Packing up a natural history museum’s worth of taxidermy? Check. Full Tyvek suits and respirators in 105-degree weather? Check. Surviving off canned tuna in the wake of a hurricane landfall? Double check. You won’t see the same day twice as an Art Handler at Carolina Conservation, but that’s what gives the job its appeal to our incredibly dedicated and talented crew.
Because Carolina Conservation works nationwide to save our client’s collections, our Art Handlers are constantly on the road and have collectively logged over a million miles across the highways and byways of the U.S. One of our latest trips to Pittsburg, P.A. proved particularly interesting and painted an accurate picture of what their (often hectic) day-to-day life can look like.
7 a.m. – Our Art Handling team packed the Sprinter van with all 160 items from a client’s completed job. The extremely fragile collection included delicate ceramics and ornate antique mirrors requiring specialized packing for travel. Proper load arrangement and packing ensures that no items are at risk during transit- even in the event we have to suddenly hit the brakes when cut off by a texting driver
11 a.m. – After our high-stakes game of Van Tetris, we hit the road for Pittsburgh, P.A.
5 p.m. – While driving through the Virginia National Forest and the majority of West Virginia, we endured a blizzard and near total darkness. While not ideal driving weather, we preferred it to the hurricane force winds and severe flooding we’ve experienced in the past
10 p.m. – We arrived safely in Pittsburgh, P.A.
9 a.m. – Since businesses and schools were closed, the roads were quiet on the drive into the client’s office building. Unsurprising, as most sane people stay indoors when the wind chill is a record breaking -19° F. By comparison, the average February temperature at McMurdo Station in Antarctica is -16.2° F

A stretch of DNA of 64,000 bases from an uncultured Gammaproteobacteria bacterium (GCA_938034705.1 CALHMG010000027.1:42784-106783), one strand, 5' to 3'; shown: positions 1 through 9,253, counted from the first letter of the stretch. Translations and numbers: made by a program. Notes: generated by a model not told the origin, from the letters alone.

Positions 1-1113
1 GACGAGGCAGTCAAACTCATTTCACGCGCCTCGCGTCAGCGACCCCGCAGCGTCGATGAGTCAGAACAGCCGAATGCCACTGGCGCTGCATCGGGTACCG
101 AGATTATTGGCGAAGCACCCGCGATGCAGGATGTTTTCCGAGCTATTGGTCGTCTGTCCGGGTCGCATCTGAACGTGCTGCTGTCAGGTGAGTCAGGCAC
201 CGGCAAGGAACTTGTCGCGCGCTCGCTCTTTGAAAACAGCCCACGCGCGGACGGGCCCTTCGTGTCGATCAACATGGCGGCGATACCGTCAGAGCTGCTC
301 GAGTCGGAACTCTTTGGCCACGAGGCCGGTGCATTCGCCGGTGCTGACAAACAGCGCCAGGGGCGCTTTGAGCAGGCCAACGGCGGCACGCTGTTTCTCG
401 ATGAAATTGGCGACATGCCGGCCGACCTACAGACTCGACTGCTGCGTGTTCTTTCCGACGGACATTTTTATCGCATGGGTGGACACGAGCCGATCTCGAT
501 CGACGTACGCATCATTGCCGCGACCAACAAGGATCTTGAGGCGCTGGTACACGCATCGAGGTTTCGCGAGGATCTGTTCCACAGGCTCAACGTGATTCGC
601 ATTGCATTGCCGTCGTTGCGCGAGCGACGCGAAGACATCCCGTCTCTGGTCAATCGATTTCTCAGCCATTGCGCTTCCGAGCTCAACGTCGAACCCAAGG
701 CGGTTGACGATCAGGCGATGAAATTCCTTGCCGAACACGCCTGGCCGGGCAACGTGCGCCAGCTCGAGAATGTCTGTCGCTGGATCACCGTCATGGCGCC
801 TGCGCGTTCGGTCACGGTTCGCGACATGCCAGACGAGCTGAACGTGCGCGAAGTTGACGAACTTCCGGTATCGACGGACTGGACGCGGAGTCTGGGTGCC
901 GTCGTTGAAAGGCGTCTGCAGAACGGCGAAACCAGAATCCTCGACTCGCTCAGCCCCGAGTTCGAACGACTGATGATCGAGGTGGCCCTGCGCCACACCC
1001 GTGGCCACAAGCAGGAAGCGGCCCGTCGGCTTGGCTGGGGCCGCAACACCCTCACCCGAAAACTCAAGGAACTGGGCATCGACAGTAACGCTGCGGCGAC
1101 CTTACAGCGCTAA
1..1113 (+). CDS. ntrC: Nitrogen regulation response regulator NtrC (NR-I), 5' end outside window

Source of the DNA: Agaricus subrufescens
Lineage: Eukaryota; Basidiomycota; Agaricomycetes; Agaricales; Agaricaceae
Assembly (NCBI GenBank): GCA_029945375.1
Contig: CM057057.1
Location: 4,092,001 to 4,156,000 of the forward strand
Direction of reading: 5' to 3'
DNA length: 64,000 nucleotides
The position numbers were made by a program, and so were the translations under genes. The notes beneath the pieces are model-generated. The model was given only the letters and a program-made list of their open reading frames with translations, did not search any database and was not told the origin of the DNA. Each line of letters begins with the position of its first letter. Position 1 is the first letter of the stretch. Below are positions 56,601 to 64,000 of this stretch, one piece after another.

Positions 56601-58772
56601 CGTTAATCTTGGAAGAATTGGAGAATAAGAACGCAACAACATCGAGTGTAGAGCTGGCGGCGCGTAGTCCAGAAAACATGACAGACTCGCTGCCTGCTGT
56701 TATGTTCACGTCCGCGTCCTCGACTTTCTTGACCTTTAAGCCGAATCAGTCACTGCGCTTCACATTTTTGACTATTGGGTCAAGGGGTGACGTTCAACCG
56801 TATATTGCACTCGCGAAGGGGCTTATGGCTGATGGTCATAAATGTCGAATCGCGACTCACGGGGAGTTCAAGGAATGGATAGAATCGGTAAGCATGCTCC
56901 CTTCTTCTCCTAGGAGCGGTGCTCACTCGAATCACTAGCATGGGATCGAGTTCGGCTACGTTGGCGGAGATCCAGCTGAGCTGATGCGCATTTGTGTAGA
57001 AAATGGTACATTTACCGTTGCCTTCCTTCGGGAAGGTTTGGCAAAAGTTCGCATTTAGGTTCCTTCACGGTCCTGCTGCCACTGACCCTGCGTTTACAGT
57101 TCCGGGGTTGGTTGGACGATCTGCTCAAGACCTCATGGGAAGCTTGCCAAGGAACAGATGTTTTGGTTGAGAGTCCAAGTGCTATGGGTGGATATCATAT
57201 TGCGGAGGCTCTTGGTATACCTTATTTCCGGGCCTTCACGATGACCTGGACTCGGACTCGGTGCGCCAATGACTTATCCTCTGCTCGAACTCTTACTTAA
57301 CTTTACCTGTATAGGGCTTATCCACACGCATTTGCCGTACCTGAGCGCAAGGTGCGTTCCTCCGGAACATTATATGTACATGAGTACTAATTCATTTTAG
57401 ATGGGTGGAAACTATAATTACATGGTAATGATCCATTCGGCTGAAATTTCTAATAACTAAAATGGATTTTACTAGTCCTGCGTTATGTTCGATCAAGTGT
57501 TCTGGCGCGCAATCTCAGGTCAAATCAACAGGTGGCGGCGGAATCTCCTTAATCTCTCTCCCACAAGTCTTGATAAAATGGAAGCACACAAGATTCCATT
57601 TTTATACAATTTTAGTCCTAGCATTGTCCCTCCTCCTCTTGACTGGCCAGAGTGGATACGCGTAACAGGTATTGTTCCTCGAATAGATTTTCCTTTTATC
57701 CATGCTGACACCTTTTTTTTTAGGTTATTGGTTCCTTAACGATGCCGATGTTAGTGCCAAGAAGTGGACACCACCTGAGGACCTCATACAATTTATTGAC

9:30 a.m. – Upon arrival to the site, the receiving door was frozen shut. We devised a secondary plan to unload the collection in small batches into a cart that we wheeled into the building and up the elevator to the third and fifth floors. In many instances, we had to wait for the wind gusts to die down so the artwork wouldn’t fly away
11 a.m. – With no freight elevator access, we had to wait until the main elevators weren’t in use to accommodate our carts and collection items. At one point, a custom built ramp was used to unload a large piece of petrified wood weighing hundreds of pounds. Throughout the entire process, the wind got progressively worse and the temperature continued to drop
3 p.m. – After a final delivery inventory and client sign off, we got back on the road expecting to arrive back to the studio around midnight. After hitting an hour and a half traffic standstill in West Virginia, we made the decision to take a detour using an alternate route. In doing so, the van got stuck on a steep hill covered in ice and snow. The only signs of life around the area were a barn and an empty house at the bottom of the hill we were stuck on. Sleeping in the barn was not a desirable option
6:30 p.m. – After digging, pushing, shoving, kicking, swearing and exhausting every possible effort to free the van on our own, a roadside assistance dispatcher advised that we call highway patrol for help. Thankfully, officers showed up within 10 minutes. Using tow straps attached to their squad car, they were able to successfully pull the van out. High-five officers 👏🙏
10 p.m. – After our West Virginia Icecapades, we were able to drive to a hotel in Fairmont, West Virginia, where we defrosted and (fortunately) did not have to sleep in a barn
4:30 a.m. – After filling our tanks and our bellies, we finished out the trek back to South Carolina
While no two days may ever look the same, our Art Handlers’ advance planning and ability to adapt strategies in the face of a challenge means we consistently deliver a high-level service experience no matter what the day presents. Amidst the hectic schedules, inclement weather and things not always going according to plan, our passion for helping our clients during an often-tumultuous time remains a constant. That, and a large coffee, too, if you please.